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1. We'll always have January 4, 2012
Depending on how you want to look at it, West Virginia is on one of two slides, both of them relatively severe.
Slide 1: Since going 15-3 from the beginning of 2011 through the first five games of 2012, the Mountaineers are 6-14.
Slide 2: Since the drama of Dana Holgorsen taking over for Bill Stewart earlier than expected in 2011, WVU has fallen from 17th in the F/+ rankings in 2010, to 19th in 2011, to 47th in 2012, to 76th in 2013. For that matter, the Mountaineers have actually only improved from year-to-year once since 2007 and have regressed five times.
One slide is sudden, the other gradual. But they've both picked up steam, from beating Texas in 2012 and moving to fifth in the polls, to losing by 12 points to Kansas (and giving the Jayhawks their first conference win since 2010) near the end of 2013. Holgorsen, not so long ago one of the hot coaching up-and-comers, has yet to prove that he can recruit at a level high enough to maintain a program. And as we learned last fall, his natural offensive prowess isn't enough to automatically make up the difference. The same person who gave us this...
...also gave us this.
Holgorsen hasn't forgotten how to coach; he has just learned the same lesson that others at smaller schools have learned: tactics don't matter if your personnel isn't very good.
Just based on this game alone, Holgorsen and [offensive coordinator Shannon] Dawson alone were not the problem. The offense, by packaging concepts together and allowing the quarterback to make post-snap reads, allowed for variation in run/pass/screen throughout the game, but none of these concepts were effective behind a porous line and inconsistent quarterback reads. Kansas cheated on short passes and inside runs without fear of being exploited in the deep pass game, but it wasn’t because of a lack of trying.
So, as I seem to be asking in every Big 12 preview ... now what? How does Holgorsen manufacture actual improvement in Morgantown? How does he turn around what has almost been a six-year slide?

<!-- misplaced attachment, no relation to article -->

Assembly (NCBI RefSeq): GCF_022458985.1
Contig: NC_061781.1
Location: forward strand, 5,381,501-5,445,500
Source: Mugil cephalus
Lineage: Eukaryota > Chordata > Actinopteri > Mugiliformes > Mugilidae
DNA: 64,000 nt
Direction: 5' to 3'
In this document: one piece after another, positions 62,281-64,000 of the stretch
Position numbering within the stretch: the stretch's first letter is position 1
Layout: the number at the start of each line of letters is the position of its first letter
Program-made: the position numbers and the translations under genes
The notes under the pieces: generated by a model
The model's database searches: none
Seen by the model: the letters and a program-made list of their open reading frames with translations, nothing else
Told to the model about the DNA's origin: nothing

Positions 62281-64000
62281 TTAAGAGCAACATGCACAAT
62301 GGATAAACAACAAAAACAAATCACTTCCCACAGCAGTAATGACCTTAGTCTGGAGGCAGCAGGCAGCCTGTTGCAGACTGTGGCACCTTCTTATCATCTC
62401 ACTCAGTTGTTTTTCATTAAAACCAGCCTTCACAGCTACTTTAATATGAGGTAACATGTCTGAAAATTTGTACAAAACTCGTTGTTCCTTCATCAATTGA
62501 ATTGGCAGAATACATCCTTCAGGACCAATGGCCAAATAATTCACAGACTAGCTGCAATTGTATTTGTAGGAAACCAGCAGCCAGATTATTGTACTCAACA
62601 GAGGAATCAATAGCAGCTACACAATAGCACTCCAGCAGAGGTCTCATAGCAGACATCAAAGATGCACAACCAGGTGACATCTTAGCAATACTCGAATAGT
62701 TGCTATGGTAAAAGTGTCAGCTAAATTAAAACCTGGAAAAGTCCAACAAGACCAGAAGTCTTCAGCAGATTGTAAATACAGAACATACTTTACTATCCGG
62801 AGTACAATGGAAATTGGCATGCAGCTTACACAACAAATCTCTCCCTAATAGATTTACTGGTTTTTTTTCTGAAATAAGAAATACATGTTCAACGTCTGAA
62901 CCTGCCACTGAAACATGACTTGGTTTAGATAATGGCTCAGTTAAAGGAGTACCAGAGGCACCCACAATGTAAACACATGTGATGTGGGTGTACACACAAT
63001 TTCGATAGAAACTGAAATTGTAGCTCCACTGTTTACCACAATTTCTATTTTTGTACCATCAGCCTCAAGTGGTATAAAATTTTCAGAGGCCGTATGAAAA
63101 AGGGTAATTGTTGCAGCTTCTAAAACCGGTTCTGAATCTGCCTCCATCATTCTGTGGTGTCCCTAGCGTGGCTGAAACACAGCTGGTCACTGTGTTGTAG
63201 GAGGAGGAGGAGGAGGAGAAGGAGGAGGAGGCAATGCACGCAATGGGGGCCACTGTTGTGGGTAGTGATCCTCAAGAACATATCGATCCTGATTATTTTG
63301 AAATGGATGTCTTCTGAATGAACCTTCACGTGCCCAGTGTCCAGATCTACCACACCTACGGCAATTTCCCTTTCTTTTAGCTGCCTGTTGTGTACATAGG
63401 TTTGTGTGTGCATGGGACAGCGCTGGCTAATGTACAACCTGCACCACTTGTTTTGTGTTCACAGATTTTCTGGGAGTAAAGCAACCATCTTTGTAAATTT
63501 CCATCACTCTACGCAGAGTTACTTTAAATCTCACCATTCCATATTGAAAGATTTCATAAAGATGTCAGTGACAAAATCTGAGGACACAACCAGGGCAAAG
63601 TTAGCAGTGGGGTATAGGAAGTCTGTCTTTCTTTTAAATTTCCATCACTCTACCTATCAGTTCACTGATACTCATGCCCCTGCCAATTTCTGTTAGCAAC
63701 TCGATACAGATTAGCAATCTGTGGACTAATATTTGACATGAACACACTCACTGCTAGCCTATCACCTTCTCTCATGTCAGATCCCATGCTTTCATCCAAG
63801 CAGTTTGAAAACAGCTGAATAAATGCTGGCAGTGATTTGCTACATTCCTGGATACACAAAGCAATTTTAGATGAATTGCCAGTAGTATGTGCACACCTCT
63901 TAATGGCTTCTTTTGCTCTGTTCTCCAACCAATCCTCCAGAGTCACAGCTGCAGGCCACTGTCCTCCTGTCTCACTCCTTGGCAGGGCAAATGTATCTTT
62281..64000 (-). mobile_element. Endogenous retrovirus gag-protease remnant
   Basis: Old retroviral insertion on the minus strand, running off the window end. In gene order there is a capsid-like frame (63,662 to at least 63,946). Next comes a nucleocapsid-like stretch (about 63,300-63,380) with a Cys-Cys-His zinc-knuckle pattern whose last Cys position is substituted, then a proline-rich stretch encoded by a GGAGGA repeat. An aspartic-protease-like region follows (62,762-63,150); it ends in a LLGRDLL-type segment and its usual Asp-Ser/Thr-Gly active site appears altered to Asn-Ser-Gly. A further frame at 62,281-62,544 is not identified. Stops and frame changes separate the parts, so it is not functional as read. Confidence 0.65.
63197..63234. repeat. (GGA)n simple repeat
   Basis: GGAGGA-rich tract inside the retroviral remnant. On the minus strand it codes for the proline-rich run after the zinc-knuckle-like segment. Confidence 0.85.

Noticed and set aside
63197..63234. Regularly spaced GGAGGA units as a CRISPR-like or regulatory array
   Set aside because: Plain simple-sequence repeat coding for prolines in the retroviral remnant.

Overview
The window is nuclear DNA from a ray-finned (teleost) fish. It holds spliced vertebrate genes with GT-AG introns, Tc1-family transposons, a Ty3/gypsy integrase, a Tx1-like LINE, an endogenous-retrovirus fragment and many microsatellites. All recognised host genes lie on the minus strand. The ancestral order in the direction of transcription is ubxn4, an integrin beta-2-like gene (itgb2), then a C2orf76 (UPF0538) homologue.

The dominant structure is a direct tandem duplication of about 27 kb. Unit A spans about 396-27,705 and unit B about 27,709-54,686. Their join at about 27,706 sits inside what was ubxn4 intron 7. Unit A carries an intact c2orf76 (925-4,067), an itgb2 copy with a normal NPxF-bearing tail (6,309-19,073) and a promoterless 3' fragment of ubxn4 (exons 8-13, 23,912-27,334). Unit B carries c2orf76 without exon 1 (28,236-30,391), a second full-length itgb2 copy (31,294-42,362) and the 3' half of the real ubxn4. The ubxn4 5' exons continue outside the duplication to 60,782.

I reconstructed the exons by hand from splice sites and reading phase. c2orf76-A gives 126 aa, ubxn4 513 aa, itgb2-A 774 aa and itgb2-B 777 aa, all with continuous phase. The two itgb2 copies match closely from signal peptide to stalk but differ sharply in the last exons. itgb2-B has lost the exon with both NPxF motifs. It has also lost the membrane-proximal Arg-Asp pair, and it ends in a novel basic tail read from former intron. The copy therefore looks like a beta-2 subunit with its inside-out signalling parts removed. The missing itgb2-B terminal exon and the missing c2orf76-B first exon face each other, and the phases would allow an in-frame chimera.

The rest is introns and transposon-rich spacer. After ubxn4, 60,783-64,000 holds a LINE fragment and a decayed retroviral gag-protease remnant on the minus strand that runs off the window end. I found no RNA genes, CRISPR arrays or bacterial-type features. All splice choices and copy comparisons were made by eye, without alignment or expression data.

For what it's worth, I like some of the moves he's been making. Promoting Keith Patterson to defensive coordinator in 2013 worked out pretty well until injuries and a complete lack of depth led to a late slide. And when Patterson left for Arizona State, I liked what Holgorsen did to replace him; he promoted safeties coach Tony Gibson to coordinator and brought on coaching veteran Tom Bradley -- Joe Paterno's final defensive coordinator -- as defensive line coach and senior associate head coach. And while we don't know about overall depth of recruiting, one has to like the addition of Pittsburgh transfer Rushel Shell and four-star freshman Donte Thomas-Williams at running back, among others.
Holgorsen's fate will be decided by whether he has enough talent, on the field and on his coaching staff. When WVU scored 70 on Clemson in the Orange Bowl, we thought we'd seen the future of football. Instead, we had seen what pace and talent could do against a shaky defense. Without talent, nothing else matters.
2013 Schedule & Results
|Record: 4-8 | Adj. Record: 3-9 | Final F/+ Rk: 76|
|Date||Opponent||Opp. F/+ Rk||Score||W-L||Adj. Score||Adj. W-L||5-gm Adj. Avg.|
|31-Aug||William & Mary||N/A||24-17||W||25.3 - 32.4||L|
|7-Sep||at Oklahoma||20||7-16||L||27.7 - 28.2||L|
|14-Sep||Georgia State||121||41-7||W||31.6 - 14.0||W|
|21-Sep||vs. Maryland||63||0-37||L||13.2 - 21.3||L|
|28-Sep||Oklahoma State||8||30-21||W||21.4 - 17.8||W||1.1|
|5-Oct||at Baylor||7||42-73||L||31.7 - 39.2||L||1.0|
|19-Oct||Texas Tech||43||27-37||L||26.5 - 38.5||L||-1.3|
|26-Oct||at Kansas State||24||12-35||L||24.0 - 34.1||L||-6.8|
|2-Nov||at TCU||44||30-27||W||30.3 - 33.2||L||-5.8|
|9-Nov||Texas||35||40-47||L||25.2 - 24.8||W||-6.4|
|16-Nov||at Kansas||101||19-31||L||21.2 - 42.1||L||-9.1|
|30-Nov||Iowa State||78||44-52||L||32.7 - 39.1||L||-8.0|
|Points Per Game||26.3||79||33.3||100|
|Adj. Points Per Game||25.9||87||30.4||88|
2. Defensive tweaks worked ... for a while
Maintaining a football program can be like gathering sand with your hands. You collect some bits and pieces, while others slide through your fingers. The biggest issue for WVU in Holgorsen's first two years was the defense; after ranking fourth in Def. F/+ in 2010, WVU fell to 48th in 2011 and 69th in 2012. He made moves to rectify things in 2013, and while they appeared to be working, the offense disintegrated. And as the offense worked its way back to at least mediocre, the defense fell apart again.
- Adj. Points Per Game (first 5 games): WVU 23.8, Opponent 22.7 (plus-1.1)